better— ways, you could say the slower the better because then you have time to actually _ better because then you have time to actually inflict real fear into the hearts — actually inflict real fear into the hearts of— actually inflict real fear into the hearts of those bright people who are staying to fight. and it is an incredible — are staying to fight. and it is an incredible scary image and there will he _ incredible scary image and there will be nobody he is that who does not think— will be nobody he is that who does not think why... i suppose the other thing _ not think why... i suppose the other thing is _ not think why... i suppose the other thing is why— not think why... i suppose the other thing is why has nobody actually even. _ thing is why has nobody actually even, even in ukraine, why has nohody— even, even in ukraine, why has nobody started sending things in and subbing _ nobody started sending things in and subbing it _ nobody started sending things in and subbing it and maybe they are. maybe we just— subbing it and maybe they are. maybe we just cannot see it. yes, subbing it and maybe they are. maybe we just cannot see it.— we just cannot see it. yes, and that's the _ we just cannot see it. yes, and that's the thing _ we just cannot see it. yes, and that's the thing we _ we just cannot see it. yes, and that's the thing we don't - we just cannot see it. yes, andj that's the thing we don't know. we just cannot see it. yes, and l that's the thing we don't know. i wanted to touch briefly if we could on this proximate cause of the conflict, which is the claim that russia makes about mistreatment of the ethnic russian minority in belarus was up is not a claim that's unique... forgive me, belarus, in ukraine. it's on a claim that's unique to that country. it's a claim
11:41 pm
that russia makes about the treatment of russian minorities in a lot of countries. i suppose there is a danger of saying they claim into the country so therefore its a fictitious claim but is it possible there is some truth in this idea the ethnic russians are mistreated? i5 ethnic russians are mistreated? i3 actually not, and it's been looked up actually not, and it's been looked up very carefully. russia is trying to build a case that is grounded in a pretence that it takes international law seriously. it is said that russian citizens within crimea and the donbas in there is not being respectful so there is ably no evidence for it. it is used as a pretext for sending in peacekeepers which was a pre—tax recognition and later as we have seenin recognition and later as we have seen in the invasion, he does not have any pretence because it is at a clear violation of the un charter article 24. there is really no ambiguity here. there is not a justification for russia's ashes and he has tried and tried again and i think one of the interesting things as i see china positive position begin to change because china is a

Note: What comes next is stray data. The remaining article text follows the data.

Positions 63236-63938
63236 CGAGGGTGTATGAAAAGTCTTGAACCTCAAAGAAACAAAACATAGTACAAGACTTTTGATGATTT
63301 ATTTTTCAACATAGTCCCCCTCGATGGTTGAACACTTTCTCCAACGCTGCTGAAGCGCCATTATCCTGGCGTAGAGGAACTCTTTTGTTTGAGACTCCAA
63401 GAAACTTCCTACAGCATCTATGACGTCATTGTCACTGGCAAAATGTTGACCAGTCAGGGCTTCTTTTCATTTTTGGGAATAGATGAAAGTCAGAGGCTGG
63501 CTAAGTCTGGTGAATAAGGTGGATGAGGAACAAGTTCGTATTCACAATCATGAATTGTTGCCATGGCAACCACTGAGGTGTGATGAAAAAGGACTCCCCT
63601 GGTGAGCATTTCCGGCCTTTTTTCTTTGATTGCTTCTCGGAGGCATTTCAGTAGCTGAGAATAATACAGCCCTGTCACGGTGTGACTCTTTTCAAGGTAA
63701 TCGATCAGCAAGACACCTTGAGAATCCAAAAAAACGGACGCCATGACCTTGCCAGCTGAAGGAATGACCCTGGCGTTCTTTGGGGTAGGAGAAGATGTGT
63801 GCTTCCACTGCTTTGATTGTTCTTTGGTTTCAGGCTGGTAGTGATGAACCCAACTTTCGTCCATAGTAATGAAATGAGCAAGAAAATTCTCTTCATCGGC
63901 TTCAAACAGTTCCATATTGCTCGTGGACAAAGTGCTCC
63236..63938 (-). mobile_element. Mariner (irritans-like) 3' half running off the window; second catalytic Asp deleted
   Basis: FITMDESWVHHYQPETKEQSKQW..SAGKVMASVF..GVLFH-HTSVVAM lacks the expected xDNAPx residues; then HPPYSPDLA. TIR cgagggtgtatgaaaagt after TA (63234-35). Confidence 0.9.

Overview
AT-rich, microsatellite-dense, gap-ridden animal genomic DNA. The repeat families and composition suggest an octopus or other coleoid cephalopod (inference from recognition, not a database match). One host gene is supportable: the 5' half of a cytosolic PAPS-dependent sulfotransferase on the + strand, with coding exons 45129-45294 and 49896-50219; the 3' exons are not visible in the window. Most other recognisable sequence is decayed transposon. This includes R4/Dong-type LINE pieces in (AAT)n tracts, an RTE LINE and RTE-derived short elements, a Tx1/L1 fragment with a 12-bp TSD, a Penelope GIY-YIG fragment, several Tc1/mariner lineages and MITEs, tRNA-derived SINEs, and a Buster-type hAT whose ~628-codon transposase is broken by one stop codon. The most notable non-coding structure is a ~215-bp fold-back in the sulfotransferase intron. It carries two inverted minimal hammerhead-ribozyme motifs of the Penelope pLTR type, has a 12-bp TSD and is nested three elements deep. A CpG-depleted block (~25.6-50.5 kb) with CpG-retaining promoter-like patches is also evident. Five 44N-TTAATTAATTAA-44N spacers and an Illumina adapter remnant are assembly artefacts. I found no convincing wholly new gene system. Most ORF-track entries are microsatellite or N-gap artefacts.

11:42 pm
very uncomfortable and they like to talk about sovereignty... in very uncomfortable and they like to talk about sovereignty. . ._ talk about sovereignty... in that case, let talk about sovereignty... in that case. let me — talk about sovereignty... in that case, let me see _ talk about sovereignty. .. in that case, let me see if— talk about sovereignty... in that case, let me see if we _ talk about sovereignty... in that case, let me see if we have - talk about sovereignty... in that case, let me see if we have the | case, let me see if we have the technology to bring up, i think we do but we can change our order and our director puts up china offers role sp mate —— peacemaker and do carry—on on the front of the ft. taste carry-on on the front of the ft. we have seen — carry—on on the front of the ft. - have seen china and russia issue thatjoy statement at the start of the lipid games contesting the expansion of nato and embracing the importance of sovereignty, russia's sovereignty but really over the course of this conflict, i think it put china in a very difficult position and it does not like the instability and is now saying that it's offered itself as a broker for peace. and whether that offer will be taken up, i think we are still a ways away from that, but again this is not the kind of politics or disruption or really how china would prefer to pursue things, so one question is what happens to that very important relationship as